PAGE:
Helmets off! Remove your live ammunition from the chamber, disassemble the barricades; run the flag of the public universities up the pole – deregulation has surrendered!
Murmurings that the new education minister Simon Birmingham was considering a modified fee deregulation model did not materialise in the budget papers. Rather than concrete policy, the budget includes an ‘options paper’, Driving Innovation, Fairness and Excellence in Higher Education, an entirely dull collection of words that appears to restore Higher Education policy to tinkering and empty rhetoric. Birmingham’s vision (his word) is of ‘a system in which universities are able to reflect and respond to the demands of students and employers and to leverage their research strengths to position themselves in a global context’. (A human being actually wrote that…)
The ‘Regulation and Impact Statement’ which formalised the Abbott-Pyne deregulation policy was a document of outright war. It identified and set out ruthlessly to eliminate all the conceptual and institutional vestiges of a university system centred on the public good and supported by the state and its citizens. The status of Driving Innovation is unclear. Its main purpose, of course, is to head off one of Labor’s main lines of attack entering into the election campaign. It may not be an entirely heinous document composed specifically with the aim of punishing universities for once having harboured non-economistic ideas, but it is still subtly nasty. It assumes an air of bureaucratic nonchalance as it moves further to erode the social basis of tertiary education and push us once again to the precipice of full deregulation and privatisation. Rather than warfare, this is stealth deregulation. The ‘options’ deserve close scrutiny, if only because all of them will tacitly be mandated should the Turnbull government be elected in July.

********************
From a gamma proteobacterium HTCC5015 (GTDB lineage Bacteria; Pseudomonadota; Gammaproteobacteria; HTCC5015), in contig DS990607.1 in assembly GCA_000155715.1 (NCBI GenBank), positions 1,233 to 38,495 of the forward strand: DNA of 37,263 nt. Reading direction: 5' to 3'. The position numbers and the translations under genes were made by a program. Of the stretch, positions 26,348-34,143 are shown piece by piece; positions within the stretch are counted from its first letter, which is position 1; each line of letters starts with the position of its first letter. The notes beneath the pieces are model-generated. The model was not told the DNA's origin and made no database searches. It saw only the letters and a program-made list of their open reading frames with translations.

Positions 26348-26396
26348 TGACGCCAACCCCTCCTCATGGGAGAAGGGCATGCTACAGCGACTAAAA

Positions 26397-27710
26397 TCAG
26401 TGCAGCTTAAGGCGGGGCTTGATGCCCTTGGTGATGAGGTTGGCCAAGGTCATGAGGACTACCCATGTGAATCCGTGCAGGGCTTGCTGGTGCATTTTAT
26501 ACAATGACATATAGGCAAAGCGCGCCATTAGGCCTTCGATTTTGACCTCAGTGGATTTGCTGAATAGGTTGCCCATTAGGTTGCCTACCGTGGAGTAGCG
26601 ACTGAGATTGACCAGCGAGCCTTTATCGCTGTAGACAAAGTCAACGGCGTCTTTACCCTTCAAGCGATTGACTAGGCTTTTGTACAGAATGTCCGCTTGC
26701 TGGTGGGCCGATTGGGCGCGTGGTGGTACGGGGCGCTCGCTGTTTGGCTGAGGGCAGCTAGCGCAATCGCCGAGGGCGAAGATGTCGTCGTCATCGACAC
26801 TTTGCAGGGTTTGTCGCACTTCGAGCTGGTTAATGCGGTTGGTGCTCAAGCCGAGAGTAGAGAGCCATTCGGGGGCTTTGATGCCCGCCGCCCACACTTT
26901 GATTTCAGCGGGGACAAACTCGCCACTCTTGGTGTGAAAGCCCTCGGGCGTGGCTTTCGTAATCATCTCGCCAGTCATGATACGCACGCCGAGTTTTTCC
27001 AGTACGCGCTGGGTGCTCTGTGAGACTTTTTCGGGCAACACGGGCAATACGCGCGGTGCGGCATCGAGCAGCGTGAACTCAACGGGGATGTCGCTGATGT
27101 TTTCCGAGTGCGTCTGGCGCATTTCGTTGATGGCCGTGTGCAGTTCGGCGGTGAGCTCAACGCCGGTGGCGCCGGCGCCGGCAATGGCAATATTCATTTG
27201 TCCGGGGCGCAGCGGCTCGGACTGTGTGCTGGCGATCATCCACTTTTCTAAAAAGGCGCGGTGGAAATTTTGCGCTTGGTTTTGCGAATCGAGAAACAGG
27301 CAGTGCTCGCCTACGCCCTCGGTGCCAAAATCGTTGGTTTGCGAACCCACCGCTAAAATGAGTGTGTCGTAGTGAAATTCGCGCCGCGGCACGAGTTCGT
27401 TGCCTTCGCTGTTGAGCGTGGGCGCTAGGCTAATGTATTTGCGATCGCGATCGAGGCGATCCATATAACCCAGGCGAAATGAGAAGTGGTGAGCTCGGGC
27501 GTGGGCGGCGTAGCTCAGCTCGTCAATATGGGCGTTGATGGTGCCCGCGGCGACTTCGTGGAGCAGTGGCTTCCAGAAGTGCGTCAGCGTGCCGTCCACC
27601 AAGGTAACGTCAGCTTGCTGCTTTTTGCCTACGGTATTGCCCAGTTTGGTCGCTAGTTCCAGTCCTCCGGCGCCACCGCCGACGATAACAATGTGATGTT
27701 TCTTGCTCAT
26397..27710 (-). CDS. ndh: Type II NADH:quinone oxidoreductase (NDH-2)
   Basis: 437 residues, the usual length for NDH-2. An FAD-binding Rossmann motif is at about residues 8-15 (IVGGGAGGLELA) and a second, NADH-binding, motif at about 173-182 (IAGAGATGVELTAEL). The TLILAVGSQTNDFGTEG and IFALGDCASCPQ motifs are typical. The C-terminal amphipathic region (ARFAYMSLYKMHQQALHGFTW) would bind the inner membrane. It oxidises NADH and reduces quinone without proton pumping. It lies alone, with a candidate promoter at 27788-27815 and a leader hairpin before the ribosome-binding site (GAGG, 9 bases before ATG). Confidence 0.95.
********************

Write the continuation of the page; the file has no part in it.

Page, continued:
Public benefits = private benefits
Some perfunctory phrases aside (the sector ‘enriches our cultural landscape’), Driving Innovation understands the sole purpose of universities to be the creation of market citizens. The use of the public purse is justified only in so much as it provides opportunities ‘to engage in a modern economy’. These market citizens will then ‘give back’ through their taxes so that future generations might likewise ‘engage in a modern economy’. Birmingham cocks his ear to a recent report from the Business Council of Australia which, would you believe it, calls for graduates to be supplied with skill sets immediately geared to their needs. The economistic logic of Driving Innovation is so dogged that even retirees hoping to ‘enrich’ their ‘cultural landscape’ will be blocked from accessing HECS-HELP loans.
‘Unpaid’ HECS-HELP debt